The arguments have ranged from "How will a man on a bicycle, or a three-wheeler, go to Walmart?" to the effect the retailer would have on small corner stores. Even Barack Obama's support for small retailers in the US was cited.
However, after two days of heated debate, involving a lot of shouting, name-calling and finger wagging, India has now opened the doors to the world's megastores.
City dwellers will soon have the dubious privilege of doing all their shopping under one roof, which could belong to Tesco, Carrefour or even Walmart. This is just the next step in the government's ambitious economic reform package, started in the 1990s when Prime Minister Manmohan Singh was finance minister and spearheading efforts to open up the economy.
Despite his lofty ambitions, any progress over the decades was made in fits and starts, due to fierce opposition, which inevitably would lead to fiery debate in parliament.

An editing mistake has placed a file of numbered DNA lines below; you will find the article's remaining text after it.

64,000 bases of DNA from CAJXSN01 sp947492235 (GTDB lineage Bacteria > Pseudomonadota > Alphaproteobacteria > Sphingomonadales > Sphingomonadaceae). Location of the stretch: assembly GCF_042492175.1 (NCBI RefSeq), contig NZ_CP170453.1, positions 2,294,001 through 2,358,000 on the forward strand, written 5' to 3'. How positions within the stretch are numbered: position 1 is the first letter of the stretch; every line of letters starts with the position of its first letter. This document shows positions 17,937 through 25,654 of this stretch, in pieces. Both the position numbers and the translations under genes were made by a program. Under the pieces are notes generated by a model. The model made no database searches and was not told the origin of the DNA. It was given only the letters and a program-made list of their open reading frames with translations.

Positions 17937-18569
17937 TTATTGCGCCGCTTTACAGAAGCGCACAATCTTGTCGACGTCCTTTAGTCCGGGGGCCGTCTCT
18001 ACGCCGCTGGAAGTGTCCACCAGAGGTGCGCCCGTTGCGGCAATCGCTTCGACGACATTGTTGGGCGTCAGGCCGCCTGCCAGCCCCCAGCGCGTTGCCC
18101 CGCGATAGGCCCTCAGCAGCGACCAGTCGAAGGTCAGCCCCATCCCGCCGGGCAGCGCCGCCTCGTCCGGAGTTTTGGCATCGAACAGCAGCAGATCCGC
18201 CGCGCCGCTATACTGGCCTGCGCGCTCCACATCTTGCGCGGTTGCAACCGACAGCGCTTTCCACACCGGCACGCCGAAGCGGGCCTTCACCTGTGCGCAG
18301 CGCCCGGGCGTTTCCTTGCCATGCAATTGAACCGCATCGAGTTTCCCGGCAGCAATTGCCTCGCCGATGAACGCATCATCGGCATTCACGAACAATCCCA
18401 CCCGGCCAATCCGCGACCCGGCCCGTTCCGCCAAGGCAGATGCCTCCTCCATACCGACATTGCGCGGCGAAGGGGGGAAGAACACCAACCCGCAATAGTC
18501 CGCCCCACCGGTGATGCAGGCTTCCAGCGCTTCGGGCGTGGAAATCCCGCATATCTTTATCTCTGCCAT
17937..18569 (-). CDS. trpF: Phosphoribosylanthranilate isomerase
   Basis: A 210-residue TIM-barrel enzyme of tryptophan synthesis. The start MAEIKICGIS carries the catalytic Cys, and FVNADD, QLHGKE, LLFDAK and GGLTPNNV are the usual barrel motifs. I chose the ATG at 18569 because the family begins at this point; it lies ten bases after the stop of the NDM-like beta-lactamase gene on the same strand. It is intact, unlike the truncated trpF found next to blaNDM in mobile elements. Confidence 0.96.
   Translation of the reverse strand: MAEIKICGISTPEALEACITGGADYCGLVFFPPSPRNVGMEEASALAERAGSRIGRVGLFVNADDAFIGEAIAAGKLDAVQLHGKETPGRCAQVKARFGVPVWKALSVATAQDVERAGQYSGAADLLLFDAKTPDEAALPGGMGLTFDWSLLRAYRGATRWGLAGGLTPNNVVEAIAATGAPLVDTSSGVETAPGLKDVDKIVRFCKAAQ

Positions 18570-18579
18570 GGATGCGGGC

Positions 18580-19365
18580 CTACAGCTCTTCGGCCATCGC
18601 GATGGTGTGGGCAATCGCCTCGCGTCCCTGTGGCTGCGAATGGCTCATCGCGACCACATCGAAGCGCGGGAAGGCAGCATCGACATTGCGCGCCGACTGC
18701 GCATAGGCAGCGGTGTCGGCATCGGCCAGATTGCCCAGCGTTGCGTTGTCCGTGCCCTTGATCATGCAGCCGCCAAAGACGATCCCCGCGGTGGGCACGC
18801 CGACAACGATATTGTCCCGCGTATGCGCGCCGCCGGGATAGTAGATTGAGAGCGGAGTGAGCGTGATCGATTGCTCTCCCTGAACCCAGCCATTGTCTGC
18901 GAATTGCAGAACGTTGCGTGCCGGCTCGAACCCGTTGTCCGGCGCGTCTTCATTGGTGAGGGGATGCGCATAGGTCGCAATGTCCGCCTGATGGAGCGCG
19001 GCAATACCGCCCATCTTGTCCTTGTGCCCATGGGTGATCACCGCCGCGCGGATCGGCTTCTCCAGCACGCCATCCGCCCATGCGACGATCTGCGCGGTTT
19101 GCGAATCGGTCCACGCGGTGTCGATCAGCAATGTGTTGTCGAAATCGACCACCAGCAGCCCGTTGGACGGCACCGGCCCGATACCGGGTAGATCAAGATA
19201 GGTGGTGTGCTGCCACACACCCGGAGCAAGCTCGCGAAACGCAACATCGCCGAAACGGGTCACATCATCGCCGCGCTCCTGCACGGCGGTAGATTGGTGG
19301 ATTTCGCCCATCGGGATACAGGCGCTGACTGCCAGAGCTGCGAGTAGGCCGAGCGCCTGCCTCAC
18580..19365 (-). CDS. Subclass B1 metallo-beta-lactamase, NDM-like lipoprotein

The latest parliamentary fracas was a non-binding vote on allowing multi-brand foreign retail companies into the country. It was a crucial test of strength for the Congress-led ruling coalition, which has been under fire for allowing foreign direct investment in a sector dominated by millions of family-run businesses.
Retail is the second largest source of employment in the country, and has 40 million workers ranging from street vendors to shop owners.
The opposition says the move would squeeze existing retailers and cost jobs. That's a sentiment echoed by Dharmendra Kumar, from India Foreign Direct Investment Watch, a grass-roots action group that aims to protect the rights of local retailers.
According to Kumar, 70 per cent of shops are run by families, and it's the little guys that will be pushed out by the big superstores.
But Asia's third largest economy lags well behind China and many South East Asian countries when it comes to foreign investment.
India's economy looks set for its worst performance in a decade, with low growth and high inflation. Investors are urging the government to push through deeper reforms to cut a swelling fiscal deficit and revive the country's investment climate.
This victory from Congress, though, is expected to pave the way for other long-awaited reforms, including modernising laws on banking, insurance and land acquisition.